Data security is high on everyone’s agenda and of extreme importance to businesses today. To ensure it is carried out effectively, a great deal of investment is required to provide the necessary high levels of physical and virtual security, costing IT managers a great deal of time and money.

In many cases though, when people think of security for data centre servers, clustering, data encryption or anti-virus systems are what come to mind first. However, physical security is just as, if not, more important than virtual security. Human error and IT failures can have a great impact on IT performance and are arguably a greater threat than external attacks.

Data centres have measures in place to eliminate concerns about the security of networks, data and data centre equipment. By using biometrics to identify visitors to the site, high-tech camera surveillance and caged protection for servers to prevent easy access by unauthorised personnel, IT managers can focus on the areas that they specialise in.

4. Flexibility

Many large organisations with a greater need to outsource can financially justify building their own data centre. However, for smaller organisations, outsourcing is the most effective option as it is cheaper and more secure than just storing data internally.

In addition, IT managers already have a broad spectrum of responsibilities as part of their remit and being asked to manage and maintain every aspect of a data centre can be extremely time consuming. Similarly, in smaller businesses there might not be the resources and expertise available internally to ensure data storage is managed effectively.

When companies consider building a purpose-built data centre or upgrading systems already in place, future proofing becomes a serious issue. IT managers all of a sudden become responsible for estimating the amount of extra space needed over a 5-10 year period. Predicting business growth over such a period of time in itself is incredibly challenging, but trying to calculate what server space will be needed from today’s data society is virtually impossible. Then when looking at the funding needed with any upgrade, the final decision is a choice many would prefer not to make.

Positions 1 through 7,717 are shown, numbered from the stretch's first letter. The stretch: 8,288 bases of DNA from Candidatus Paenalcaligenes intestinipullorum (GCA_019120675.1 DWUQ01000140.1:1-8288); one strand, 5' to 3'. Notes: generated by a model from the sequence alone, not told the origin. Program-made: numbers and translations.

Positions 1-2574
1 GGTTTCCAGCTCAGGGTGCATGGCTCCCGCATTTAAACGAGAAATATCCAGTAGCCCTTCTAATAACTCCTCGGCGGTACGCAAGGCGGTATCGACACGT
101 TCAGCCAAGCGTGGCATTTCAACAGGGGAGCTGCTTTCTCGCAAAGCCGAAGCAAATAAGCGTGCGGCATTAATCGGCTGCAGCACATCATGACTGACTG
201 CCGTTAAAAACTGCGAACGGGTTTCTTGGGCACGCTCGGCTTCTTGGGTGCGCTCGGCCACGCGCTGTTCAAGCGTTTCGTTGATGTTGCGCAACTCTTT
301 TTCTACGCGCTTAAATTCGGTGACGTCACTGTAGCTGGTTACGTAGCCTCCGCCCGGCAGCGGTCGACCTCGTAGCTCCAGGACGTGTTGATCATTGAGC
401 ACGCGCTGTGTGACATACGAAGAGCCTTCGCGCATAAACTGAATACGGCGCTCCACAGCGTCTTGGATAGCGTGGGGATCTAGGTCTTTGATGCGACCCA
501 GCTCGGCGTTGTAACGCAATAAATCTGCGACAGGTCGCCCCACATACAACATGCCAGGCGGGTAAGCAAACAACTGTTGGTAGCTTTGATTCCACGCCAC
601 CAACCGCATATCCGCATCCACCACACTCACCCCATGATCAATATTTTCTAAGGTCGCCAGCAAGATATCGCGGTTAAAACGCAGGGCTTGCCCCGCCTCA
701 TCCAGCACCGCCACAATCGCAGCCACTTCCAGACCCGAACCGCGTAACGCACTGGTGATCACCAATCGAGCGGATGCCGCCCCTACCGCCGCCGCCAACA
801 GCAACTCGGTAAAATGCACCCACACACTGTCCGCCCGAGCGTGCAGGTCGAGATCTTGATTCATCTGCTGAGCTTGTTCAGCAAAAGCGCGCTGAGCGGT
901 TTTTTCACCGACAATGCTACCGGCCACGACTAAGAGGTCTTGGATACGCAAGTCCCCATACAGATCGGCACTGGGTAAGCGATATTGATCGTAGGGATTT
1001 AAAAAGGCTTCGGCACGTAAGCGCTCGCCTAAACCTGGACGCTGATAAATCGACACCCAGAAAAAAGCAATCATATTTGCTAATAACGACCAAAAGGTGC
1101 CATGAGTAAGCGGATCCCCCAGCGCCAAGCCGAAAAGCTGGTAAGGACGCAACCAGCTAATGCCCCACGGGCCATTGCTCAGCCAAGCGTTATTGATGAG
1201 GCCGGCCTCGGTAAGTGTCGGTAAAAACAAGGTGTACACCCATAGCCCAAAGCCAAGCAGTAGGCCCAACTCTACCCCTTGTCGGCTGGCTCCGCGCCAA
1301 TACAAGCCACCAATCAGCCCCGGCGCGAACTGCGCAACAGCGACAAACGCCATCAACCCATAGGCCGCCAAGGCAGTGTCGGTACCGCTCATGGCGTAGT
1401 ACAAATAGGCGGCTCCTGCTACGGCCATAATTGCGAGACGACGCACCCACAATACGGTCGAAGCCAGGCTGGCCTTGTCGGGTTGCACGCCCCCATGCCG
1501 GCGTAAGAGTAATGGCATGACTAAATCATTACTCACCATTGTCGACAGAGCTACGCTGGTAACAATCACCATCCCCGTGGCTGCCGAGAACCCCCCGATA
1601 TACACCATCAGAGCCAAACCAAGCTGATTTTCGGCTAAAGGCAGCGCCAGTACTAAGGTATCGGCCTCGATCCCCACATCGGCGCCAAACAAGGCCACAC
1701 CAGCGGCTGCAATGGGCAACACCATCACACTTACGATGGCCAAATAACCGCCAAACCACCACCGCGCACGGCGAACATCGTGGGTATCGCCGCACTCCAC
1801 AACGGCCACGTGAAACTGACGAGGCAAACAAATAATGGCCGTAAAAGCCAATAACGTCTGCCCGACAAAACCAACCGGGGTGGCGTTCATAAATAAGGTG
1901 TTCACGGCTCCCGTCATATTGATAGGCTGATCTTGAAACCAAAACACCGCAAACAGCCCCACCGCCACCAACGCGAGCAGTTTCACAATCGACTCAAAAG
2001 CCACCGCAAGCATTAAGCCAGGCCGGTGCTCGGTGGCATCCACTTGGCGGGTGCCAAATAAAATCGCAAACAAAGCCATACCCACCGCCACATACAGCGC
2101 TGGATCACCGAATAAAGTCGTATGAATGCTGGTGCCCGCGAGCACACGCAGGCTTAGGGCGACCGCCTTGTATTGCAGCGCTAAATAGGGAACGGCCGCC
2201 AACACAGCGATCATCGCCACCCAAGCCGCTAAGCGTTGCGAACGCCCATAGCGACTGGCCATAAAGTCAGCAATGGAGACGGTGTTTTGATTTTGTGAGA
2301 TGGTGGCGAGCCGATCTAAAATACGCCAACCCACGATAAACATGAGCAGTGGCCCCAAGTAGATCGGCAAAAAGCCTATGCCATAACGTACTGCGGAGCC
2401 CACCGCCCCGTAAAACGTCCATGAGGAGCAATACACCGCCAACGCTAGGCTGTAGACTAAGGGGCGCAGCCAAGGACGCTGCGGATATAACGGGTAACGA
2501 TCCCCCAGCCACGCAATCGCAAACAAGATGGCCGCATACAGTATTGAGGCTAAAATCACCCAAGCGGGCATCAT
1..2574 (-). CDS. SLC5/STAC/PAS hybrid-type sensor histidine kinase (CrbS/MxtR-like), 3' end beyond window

Through outsourcing, companies are able to easily manage their requirements and can scale the amount of space and systems needed.

5. Expertise

Historically, organisations did not believe in outsourcing services that were core to the overall running of the organisation, such as business-critical data. However, as IT infrastructures are becoming more complex, demanding and expensive, it is becoming harder to find internal resources and expertise.

From past experience, IT managers will gain an instant benefit through outsourcing due to dedicated teams and the latest technologies being in place. The majority of data centre managers and employees have developed a great wealth of experience through countless years in a data centre environment.

For outsourcing to be completely successful, organisations need to be able to trust that their IT infrastructure will be as secure when outsourcing as it would be if hosted internally. By looking at this experience, the level of expertise of a data centre’s employees, and their existing customer base, IT managers should easily see that a data centre is the best option available for them.

About Telehouse Europe

Telehouse Europe offers data centre facilities and connectivity, providing a secure and resilient platform for mission critical IT systems. Established in 1988, Telehouse became Europe’s first purpose-built neutral colocation provider. Today, the company is at the heart of the Internet and telecommunications infrastructure, serving over 700 major customers worldwide, from small start-ups to multinationals across a wide range of industries. It is a subsidiary of Japanese corporation KDDI, a Global 300 company and, with its sister company Telehouse America, is able to offer a global network covering Europe, America and Asia.

In Europe, Telehouse operates five data centre facilities across London and Paris, providing 30,000m2 of high quality data centre services with secure and resilient infrastructure. Telehouse is the most financially robust colocation provider in the industry and has consistently increased its profitability, year on year over the past 12 years.